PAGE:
Brown, who’d been limited to 14 points on 6-for-17 shooting with three turnovers and no assists through three quarters, took it upon himself to dominate the early stages of the final period. He scored or assisted on Boston’s first 14 points of the quarter to cut Golden State’s lead to three with just over seven minutes to go, consistently collapsing the defense and making good decisions—a far cry from the ball security struggles and tunnel vision that plagued him in previous rounds against the Bucks and Heat.

The Celtics would get into even better position midway through the fourth, when Horford (who scored a team-high 26 points and hit six of eight 3-pointers) checked in for Williams to play alongside Brown, White, Tatum (who scored just 12 points on 3-for-17 shooting, but who played a brilliant floor game with 13 assists and two turnovers in 42 minutes), and Pritchard (who played the bulk of the period in place of Smart). Replacing the lob-catching rim-runner with someone who’d drilled 43 percent of his 3-point shots coming into Game 1 meant that Boston could play five-out offense, spacing the floor with five legitimate threats to shoot off the catch.

And against a five-out team, all it takes is one breakdown on the perimeter, and suddenly you’re rotating to try to protect the paint and clean up the mess. That’s when, if you’re not careful, you can give up the whole friggin’ store.

“We started getting some penetration, getting to the basket—they zoned up a little bit,” Udoka said. “Every time we got the ball in the middle, they collapsed the paint and kick-outs were wide open there. Guys stepped up and made them. We’ll take that all the time.”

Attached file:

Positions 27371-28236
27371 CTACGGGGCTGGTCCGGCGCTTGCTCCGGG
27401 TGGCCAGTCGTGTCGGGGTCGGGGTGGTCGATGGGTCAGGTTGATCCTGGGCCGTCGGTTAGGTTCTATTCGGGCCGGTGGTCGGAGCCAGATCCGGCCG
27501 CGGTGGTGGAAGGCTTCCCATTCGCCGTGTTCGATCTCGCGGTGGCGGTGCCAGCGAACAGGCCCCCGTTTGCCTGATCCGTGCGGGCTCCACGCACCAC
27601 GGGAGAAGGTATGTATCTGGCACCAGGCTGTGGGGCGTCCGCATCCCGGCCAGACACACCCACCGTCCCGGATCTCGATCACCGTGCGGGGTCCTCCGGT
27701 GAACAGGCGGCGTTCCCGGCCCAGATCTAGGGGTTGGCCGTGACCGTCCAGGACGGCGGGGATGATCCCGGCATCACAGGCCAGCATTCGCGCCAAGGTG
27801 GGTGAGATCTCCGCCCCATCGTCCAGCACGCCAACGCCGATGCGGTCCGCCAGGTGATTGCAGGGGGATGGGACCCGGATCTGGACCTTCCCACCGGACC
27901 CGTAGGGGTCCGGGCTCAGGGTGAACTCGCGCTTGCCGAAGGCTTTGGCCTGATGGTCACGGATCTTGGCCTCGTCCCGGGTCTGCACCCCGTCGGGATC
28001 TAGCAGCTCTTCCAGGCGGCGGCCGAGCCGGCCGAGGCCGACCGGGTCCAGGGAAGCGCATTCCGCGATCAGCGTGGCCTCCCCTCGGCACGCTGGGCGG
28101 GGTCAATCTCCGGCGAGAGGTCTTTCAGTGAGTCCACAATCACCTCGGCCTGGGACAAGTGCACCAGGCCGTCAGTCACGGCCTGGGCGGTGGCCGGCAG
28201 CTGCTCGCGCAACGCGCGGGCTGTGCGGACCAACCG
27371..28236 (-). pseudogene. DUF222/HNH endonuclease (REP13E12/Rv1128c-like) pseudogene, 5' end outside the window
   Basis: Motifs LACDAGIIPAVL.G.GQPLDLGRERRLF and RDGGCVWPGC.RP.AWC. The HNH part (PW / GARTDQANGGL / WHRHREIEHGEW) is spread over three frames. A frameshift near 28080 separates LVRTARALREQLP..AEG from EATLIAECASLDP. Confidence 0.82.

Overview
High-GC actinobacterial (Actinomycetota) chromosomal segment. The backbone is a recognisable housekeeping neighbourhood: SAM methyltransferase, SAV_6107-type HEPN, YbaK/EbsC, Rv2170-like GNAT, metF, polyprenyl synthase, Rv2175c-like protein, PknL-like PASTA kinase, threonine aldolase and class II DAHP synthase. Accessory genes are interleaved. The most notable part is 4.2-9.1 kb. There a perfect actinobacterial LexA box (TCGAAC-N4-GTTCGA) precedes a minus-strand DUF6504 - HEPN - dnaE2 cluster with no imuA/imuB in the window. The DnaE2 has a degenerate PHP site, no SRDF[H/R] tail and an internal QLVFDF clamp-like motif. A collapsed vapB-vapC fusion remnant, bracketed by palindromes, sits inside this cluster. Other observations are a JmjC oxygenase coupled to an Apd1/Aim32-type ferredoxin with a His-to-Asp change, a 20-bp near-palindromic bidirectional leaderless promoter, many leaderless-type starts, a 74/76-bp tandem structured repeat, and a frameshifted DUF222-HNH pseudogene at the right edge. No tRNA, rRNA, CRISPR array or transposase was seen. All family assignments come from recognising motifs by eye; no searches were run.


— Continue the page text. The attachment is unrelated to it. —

While the downsized Celtics were unleashing their drive-and-kick game, they were also grinding go-go Golden State into dust, limiting the Warriors to just 13 points on 6-for-15 shooting with as many turnovers as assists (four) in the fourth before both coaches pulled their starters with 48 seconds left.

Kerr and Co. contributed to their own suffering early in the fourth, giving Curry—who had 30 points in 29 minutes through three quarters—his typical rest to start the quarter and entrusting responsibility for generating good shots to Draymond, Otto Porter Jr., Andre Iguodala, Thompson, and Jordan Poole. With two historic non-shooters plus the nice-but-not-all-that-threatening Porter to sag off of, that put a massive burden on Poole to make his I Can’t Believe It’s Not Steph! routine stand up against the best defense in the NBA. Boston nailed its on- and off-ball switches to keep Poole from getting downhill and Klay from breaking free, resulting in some ugly and empty possessions, which in turn allowed the Celtics to push the ball in the open floor and cut into the deficit.

“I would say they had us kind of on our heels,” Warriors center Kevon Looney said after the game.

Curry checking back in for Poole helped loosen things up a bit, as he created buckets on three out of four possessions to keep Golden State up four with 6:47 to go. But from the midpoint of the fourth on, the Celtics put the clamps on the postseason’s no. 1 offense, allowing just one basket in five minutes as they switched assignments, sliced hands through every passing lane, and clung tightly to their marks, leaving Golden State gasping for room to create shots: